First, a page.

Obama: US Prepared To Use Military Force To Secure Core Interests In Middle East
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NEW YORK (CBSDC/AP) — President Barack Obama believes a nuclear weapons agreement could be reached with Iran.
Speaking before the United Nations General Assembly Tuesday morning, Obama told world leaders that diplomatic efforts will begin with Iran over its nuclear program, with talks being led by Secretary of State John Kerry.
“I firmly believe the diplomatic path must be tested,” Obama stated.
The United States has not had diplomatic relations with Iran in more than 30 years.
Obama commended the “moderate course” new Iranian President Hasan Rouhani wants to take.
“We are encouraged that President Rouhani received from the Iranian people a mandate to pursue a more moderate course,” Obama said.
Obama did warn, though, that “road blocks could prove too great” to reach an agreement with Iran.
“I don’t believe this difficult history can be overcome overnight,” Obama said.
Obama reiterated that the United States is “not seeking regime change” in Iran and that they are “determined to prevent them from developing a nuclear weapon.”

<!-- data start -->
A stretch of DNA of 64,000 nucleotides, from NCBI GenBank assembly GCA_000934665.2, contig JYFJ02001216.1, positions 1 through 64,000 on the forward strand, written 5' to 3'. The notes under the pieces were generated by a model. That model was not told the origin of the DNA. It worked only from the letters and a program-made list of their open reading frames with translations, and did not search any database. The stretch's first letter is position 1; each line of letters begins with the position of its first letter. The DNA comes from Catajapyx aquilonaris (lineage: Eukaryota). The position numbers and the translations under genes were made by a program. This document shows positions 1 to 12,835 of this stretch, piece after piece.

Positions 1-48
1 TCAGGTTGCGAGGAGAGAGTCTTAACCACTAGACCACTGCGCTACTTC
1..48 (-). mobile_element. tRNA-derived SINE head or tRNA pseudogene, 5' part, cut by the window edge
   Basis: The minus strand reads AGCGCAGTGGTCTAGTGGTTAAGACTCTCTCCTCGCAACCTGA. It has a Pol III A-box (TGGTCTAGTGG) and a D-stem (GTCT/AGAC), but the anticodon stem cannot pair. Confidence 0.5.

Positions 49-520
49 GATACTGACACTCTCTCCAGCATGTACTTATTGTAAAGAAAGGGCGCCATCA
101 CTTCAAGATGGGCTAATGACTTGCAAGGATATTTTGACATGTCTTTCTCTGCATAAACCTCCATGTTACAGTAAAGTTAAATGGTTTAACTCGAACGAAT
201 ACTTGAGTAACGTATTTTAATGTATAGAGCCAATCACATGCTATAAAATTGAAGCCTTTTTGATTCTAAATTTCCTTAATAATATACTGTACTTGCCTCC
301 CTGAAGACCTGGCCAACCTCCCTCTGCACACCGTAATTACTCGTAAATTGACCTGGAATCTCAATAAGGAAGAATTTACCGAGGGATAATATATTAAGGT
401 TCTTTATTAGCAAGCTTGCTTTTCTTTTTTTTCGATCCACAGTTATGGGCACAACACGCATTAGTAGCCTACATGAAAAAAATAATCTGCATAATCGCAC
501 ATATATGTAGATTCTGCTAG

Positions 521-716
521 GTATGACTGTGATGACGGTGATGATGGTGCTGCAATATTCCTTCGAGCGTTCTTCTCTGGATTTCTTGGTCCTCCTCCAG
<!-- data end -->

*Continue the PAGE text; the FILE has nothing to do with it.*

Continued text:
Obama also told leaders at the General Assembly that the U.S. would be willing to use military action in the Middle East to secure its interests.
“The United States of America is prepared to use all elements of our power, including military force, to secure our core interests in the region,” Obama said, adding that they will dismantle any terrorist network that threatens the U.S.
U.S. officials say no meeting was planned between Obama and Rouhani, though they hadn’t ruled out the possibility that one might be added. The most likely opportunity appeared to be at a U.N. leaders’ lunch Tuesday.
Rouhani was scheduled to address the U.N. General Assembly late Tuesday afternoon.
The U.S. and its allies long have suspected that Iran is trying to produce a nuclear weapon, though Tehran insists its nuclear activities are only for producing energy and for medical research.
American officials say Rouhani’s change in tone is driven by the Iranian public’s frustration with crippling economic sanctions levied by the U.S. But it is still unclear whether Iran is willing to take the steps the U.S. is seeking in order to ease the sanctions, including curbing uranium enrichment and shutting down the Fordo underground nuclear facility.
State Department officials said Kerry would seek to answer that question Thursday when new Iranian Foreign Minister Mohammad Javad Zarif joins nuclear talks between the U.S. and five other world powers. Zarif’s participation, which was announced Monday, sets up the first meeting in six years between an American secretary of state and an Iranian foreign minister, though it was unclear whether the two men would break off from the group and hold separate one-on-one talks.
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